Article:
Bail increased for Staubitz, co-defendant

The last time former state health official John M. Staubitz Jr. faced some time behind bars, he fled to Las Vegas before a judge could sentence him.

Yesterday, Carroll District Judge Donald M. Smith gave him virtually no chance to flee again. The judge raised bail to for Mr. Staubitz on a dozen burglary charges in Carroll, Howard and Baltimore counties.


"We have evidence of [Mr. Staubitz's] flight after trial, and, although it was explained, the authority of the court was ignored at that time," Judge Smith said as he increased the bail for Mr. Staubitz from $100,000 at a prosecutor's request.

Judge Smith also raised bail from $100,000 to $500,000 for Mr. Staubitz's co-defendant, Robert Ernest Emmons Jr.


"The fact is that both of these defendants are on probation, which suggests it isn't likely the threat of further punishment would deter these men from further escapades," the judge said.

Mr. Staubitz, 45, and Mr. Emmons, 29, were arrested Sept. 24 and charged with breaking into four Carroll homes. The following week, Howard and Baltimore County police charged the pair in )) eight break-ins.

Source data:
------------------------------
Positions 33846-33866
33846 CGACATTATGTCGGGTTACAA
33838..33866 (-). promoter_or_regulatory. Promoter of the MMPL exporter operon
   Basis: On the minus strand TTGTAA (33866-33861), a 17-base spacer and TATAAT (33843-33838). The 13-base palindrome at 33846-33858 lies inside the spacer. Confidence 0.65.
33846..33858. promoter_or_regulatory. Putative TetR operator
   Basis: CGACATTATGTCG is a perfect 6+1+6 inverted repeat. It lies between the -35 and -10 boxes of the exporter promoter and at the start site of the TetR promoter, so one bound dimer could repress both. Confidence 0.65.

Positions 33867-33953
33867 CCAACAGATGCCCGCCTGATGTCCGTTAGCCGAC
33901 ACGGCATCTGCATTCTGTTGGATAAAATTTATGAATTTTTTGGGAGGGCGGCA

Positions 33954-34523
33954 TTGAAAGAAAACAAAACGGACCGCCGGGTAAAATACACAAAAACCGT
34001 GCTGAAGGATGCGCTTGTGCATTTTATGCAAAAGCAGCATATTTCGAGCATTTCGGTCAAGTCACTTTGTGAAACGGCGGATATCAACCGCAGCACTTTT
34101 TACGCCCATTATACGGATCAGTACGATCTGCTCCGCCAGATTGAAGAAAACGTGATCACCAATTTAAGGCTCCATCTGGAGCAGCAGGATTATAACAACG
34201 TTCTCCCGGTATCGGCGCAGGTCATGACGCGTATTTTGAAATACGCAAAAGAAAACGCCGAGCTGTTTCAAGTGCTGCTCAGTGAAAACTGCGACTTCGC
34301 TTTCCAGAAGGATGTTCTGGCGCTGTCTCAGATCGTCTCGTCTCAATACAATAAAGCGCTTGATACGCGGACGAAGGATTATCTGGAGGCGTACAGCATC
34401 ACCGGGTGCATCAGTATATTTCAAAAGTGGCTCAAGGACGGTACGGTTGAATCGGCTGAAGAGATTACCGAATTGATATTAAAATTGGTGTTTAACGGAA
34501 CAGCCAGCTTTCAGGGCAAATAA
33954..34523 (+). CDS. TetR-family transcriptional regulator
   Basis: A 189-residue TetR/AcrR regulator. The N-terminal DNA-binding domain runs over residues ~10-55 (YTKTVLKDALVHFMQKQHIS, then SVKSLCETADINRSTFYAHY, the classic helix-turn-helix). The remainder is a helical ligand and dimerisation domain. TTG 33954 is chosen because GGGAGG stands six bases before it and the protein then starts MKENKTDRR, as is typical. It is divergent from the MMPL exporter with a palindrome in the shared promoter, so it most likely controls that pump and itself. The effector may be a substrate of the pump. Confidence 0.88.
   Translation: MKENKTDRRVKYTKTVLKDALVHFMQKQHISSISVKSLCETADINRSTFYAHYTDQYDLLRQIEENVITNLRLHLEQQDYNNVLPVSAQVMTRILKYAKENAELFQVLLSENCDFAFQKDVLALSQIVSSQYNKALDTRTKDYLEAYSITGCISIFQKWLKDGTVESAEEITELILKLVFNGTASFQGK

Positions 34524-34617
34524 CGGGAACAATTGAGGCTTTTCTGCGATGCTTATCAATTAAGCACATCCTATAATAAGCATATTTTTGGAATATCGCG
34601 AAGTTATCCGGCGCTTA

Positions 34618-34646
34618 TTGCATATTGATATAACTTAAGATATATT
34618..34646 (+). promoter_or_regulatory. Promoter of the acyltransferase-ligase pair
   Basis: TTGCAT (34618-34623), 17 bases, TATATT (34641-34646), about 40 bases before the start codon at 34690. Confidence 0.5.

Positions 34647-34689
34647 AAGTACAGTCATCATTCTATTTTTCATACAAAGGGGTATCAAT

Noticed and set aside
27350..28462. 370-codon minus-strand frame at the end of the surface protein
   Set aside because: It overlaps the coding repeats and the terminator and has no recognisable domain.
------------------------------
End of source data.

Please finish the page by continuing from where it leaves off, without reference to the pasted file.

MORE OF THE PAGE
A former deputy state health secretary, Mr. Staubitz met Mr. Emmons last fall in prison while Mr. Staubitz was serving time for skimming thousands of dollars from the State Games amateur athletics program and Mr. Emmons was serving a sentence for misdemeanor theft. They kept in touch after they were freed.

Mr. Emmons has said he and Mr. Staubitz distributed alarms and personal safety devices. Mr. Staubitz also was selling houses for Coldwell Banker Grempler Realty Inc.

Police tracked the pair after Mr. Emmons allegedly tried to use a stolen credit card at the Owings Mills Mall. He led police to a Baltimore County storage locker, where guns, jewelry, silver and other property reported stolen were found. Police found other property at Mr. Staubitz's Woodlawn house and in Mr. Emmons' rental car.

A state police investigator who testified yesterday placed the value of stolen property at $100,000.

In May 1992, Mr. Staubitz unexpectedly pleaded guilty to a single charge of conspiracy to commit misconduct in office in the State Games case. He maintained his innocence, but said he'd decided not to stand trial because someone had fired shots at his car.

In July 1992, he failed to appear in Baltimore Circuit Court for sentencing. He was found in a Las Vegas hotel room three weeks later.


Explaining his nonappearance in court last year, Mr. Staubitz said yesterday that he was confused and scared at the time.

"I went through a lot of depression and just general confusion," Mr. Staubitz said.